LIGHTS CAMERA ACTION BIG BUCKS
By Joe Frank
From The St. Petersburg Times, 04.17.1990, City Edition
Back when talk of shooting a movie in Pasco County was just
grist for the rumor mill, Bill Cardoza was supposed to be the
man with all the answers.
That made sense because the movie was supposed to be filmed
in Land O'Lakes, where Cardoza is president of the Chamber of
Commerce. But, in fact, Cardoza was privy to Hollywood secrets
for an entirely different reason.
Location scouts for 20th Century-Fox were talking to Cardoza
about trash removal. The movie people were glad to meet the Chamber
president, but what they really wanted to talk about was whether
Cardoza, as sales manager for Waste Management of Pasco, could
handle the trash generated on the set of Edward Scissorhands.
Cardoza took the job, and is providing trash bins and waste
removal at three locations, during the two months of filming,
now going on in Pasco. Waste Management's work on the movie is
just one tiny example of the way Edward Scissorhands, a fairy-tale
romance, is pumping cash into the local economy.
"It's a little added shot to our business," Cardoza
said. "The businesses (in Land O'Lakes) are quite happy,
because a lot of the people working on the movie are going to
restaurants and doing some local shopping."
Along with food and shopping, the film has spent money on labor,
housing, construction supplies, props and incidentals such as
garbage collection, combining to inject as much as $4-million
into Pasco and the Tampa Bay economy, according to Jay Sedrish,
the Scissorhands accountant.
For comparison, that figure represents 2 percent of Florida's
$200-million film industry, and about a quarter of the money
generated annually by a spring training team.
However, Pasco County didn't have to build a stadium to attract
Director Tim Burton, who also made Batman and Beetlejuice, liked
the skies in Tampa Bay and found the residential look he wanted
in the cookie-cutter houses along Tinsmith Circle at the Carpenters
Run development on State Road 54.
Carpenters Run has become the center of filming for Edward
a romance starring Johnny Depp of television's "21 Jump
Street" and the movie Cry-Baby, along with Winona Ryder
and Dianne Wiest.
Depp plays the title character, a man with shears of metal for
fingers, who excels in topiary, the trimming of trees and shrubs
into ornamental shapes.
Converting Carpenters Run into the proper setting for this suburban
fantasy already has sent a burst of cash into the local economy.
Workers have been hired to repaint about 40 houses red, yellow,
blue and green and make minor structural changes, and residents
have received an undisclosed amount for putting up with the inconvenience
of the filming.
"The local Salvation Army is probably pretty happy with
us," Sedrish said. "We've bought so many props from
the local Salvation Army. It just happens to be that kind of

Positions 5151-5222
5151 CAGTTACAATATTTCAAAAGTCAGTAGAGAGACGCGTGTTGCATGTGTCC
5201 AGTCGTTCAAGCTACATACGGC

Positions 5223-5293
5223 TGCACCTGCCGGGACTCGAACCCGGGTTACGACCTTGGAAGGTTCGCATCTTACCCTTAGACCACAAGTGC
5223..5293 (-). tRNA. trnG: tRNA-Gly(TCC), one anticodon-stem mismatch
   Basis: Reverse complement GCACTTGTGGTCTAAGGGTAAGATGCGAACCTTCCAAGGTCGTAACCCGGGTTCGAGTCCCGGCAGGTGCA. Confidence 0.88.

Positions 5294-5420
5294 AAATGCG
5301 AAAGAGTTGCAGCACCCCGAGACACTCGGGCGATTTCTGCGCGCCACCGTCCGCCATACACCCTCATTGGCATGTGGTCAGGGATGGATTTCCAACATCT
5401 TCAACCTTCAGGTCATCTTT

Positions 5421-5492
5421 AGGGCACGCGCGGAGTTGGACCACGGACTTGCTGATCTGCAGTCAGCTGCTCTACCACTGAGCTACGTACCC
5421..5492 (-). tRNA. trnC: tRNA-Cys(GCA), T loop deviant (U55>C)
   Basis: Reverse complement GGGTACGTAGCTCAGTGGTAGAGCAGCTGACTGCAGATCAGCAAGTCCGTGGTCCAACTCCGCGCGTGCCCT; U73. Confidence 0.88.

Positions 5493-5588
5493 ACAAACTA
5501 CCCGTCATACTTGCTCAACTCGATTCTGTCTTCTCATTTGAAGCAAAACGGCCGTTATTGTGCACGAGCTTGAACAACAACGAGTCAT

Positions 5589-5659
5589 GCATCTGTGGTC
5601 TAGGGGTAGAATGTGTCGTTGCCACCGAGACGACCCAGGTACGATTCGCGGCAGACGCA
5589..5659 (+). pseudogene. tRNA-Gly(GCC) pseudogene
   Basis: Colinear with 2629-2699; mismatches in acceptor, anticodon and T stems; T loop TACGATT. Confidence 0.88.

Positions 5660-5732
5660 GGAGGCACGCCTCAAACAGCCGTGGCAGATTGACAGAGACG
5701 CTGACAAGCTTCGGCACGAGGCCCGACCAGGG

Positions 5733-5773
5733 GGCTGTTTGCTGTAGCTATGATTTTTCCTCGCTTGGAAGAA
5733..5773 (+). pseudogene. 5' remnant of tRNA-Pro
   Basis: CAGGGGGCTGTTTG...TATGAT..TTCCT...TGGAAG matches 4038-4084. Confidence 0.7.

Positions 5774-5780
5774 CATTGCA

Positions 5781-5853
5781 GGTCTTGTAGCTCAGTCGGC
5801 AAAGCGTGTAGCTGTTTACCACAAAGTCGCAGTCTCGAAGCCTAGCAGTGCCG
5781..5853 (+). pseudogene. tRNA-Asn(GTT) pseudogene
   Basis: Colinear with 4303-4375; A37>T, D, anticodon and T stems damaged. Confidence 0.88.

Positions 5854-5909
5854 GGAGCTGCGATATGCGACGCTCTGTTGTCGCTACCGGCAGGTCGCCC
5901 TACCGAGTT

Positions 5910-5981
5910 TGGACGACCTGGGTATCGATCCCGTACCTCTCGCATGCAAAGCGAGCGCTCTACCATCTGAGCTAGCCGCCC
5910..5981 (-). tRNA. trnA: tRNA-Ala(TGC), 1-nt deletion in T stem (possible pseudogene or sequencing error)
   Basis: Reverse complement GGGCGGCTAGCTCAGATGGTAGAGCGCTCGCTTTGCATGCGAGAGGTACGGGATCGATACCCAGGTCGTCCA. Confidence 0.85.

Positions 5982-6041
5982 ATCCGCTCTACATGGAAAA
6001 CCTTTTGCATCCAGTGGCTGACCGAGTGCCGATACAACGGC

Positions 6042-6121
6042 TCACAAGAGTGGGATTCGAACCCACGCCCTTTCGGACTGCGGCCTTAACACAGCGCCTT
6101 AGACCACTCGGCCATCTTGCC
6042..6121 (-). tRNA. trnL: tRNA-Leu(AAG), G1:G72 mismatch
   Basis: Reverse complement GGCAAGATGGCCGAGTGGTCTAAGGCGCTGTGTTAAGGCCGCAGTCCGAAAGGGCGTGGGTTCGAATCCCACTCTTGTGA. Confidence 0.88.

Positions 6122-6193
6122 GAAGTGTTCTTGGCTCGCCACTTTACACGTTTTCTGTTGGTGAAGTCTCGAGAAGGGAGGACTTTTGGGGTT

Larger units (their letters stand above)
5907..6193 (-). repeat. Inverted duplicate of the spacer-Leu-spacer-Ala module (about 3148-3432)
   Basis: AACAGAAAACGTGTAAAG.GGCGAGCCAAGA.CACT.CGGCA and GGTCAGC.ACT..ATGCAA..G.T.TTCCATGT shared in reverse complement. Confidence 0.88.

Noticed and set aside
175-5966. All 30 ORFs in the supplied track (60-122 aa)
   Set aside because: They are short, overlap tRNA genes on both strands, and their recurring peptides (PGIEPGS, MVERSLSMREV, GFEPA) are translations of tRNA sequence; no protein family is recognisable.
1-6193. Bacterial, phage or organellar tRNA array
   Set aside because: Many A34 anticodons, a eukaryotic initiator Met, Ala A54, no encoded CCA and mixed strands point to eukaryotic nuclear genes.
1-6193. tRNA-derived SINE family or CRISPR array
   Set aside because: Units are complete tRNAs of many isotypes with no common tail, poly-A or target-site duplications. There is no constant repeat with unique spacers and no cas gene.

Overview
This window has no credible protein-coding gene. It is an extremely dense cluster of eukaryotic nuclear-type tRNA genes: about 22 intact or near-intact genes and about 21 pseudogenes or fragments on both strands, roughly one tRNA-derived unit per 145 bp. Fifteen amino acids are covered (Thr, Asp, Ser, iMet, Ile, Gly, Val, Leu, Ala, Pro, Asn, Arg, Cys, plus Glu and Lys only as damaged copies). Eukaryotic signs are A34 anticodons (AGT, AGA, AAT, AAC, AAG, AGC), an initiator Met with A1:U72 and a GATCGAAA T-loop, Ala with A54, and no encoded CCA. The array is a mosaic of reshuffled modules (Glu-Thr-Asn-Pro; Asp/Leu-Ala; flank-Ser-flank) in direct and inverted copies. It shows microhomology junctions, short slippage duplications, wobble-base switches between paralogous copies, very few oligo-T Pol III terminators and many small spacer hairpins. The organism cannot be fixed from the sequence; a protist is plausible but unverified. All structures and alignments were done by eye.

film, looking for that period look."
More construction workers have been hired to build the facade
of an eerie mansion on Platt Road, overlooking Dade City, while
another group is working at a warehouse on U.S. 41, building
giant topiary structures ranging from a brontosaurus to a man
Sedrish estimates that 100 people have been hired to work on
the film, including construction crews, people involved in filming,
drivers and others.
While most of the labor is from unions in Tampa and Orlando,
workers' supplies often are bought locally. Construction supply
houses are seeing some extra business, as are local nurseries
that have provided the plants that will help create a transformation
at Carpenters Run first to overgrown and dead plants and then
to the fantastic topiary shapes.
Danny Ondrejko, greens foreman for the movie, has dozens of
business cards tacked to the bulletin board of his rented office
in Land O'Lakes. And because of the movie's story he has been
combing local nurseries not only for healthy plants, but for
things such as overgrown shrubs and dead grapefruit trees.
While Ondrejko's purchases may not have been overwhelming for
any single nursery, they have given several a little extra business,
and the plants he bought at Tree of Life nursery on County Line
Road in Lutz probably would have been pretty difficult to sell
to anyone else.
"Some of the stuff that we thought was unsalable, they
bought," said Tree of Life office manager Pam Daniel. "I
think the funniest thing was when they came in looking for a
dead tree to put a tree house in."
Landscaping needs have been spread across many nurseries, but
in other areas Edward Scissorhands has had significant impact
on individual businesses. The best example may be Saddlebrook
Golf and Tennis Resort, which has become the operating center
for the movie, housing the production offices, as well as many
of the roughly 100 actors and workers staying in Pasco during
The film's producers have booked 80 rooms for three months,
according to Dick Boehning, executive vice president and general
manager at Saddlebrook. While filming began during Saddlebrook's
heavy season, Boehning is particularly pleased because the group
is staying on into spring, when reservations begin to drop.
For his part, Boehning has helped arrange for the office accommodations
and allowed the producers to set up a trailer on the grounds.
In return, the movie has brought a little excitement to the resort.
"Our guests are looking for the stars around the pool,
and once in a while they see them," Boehning said. "We
don't publicize it, but word gets around, and that's kind of
exciting for the guests."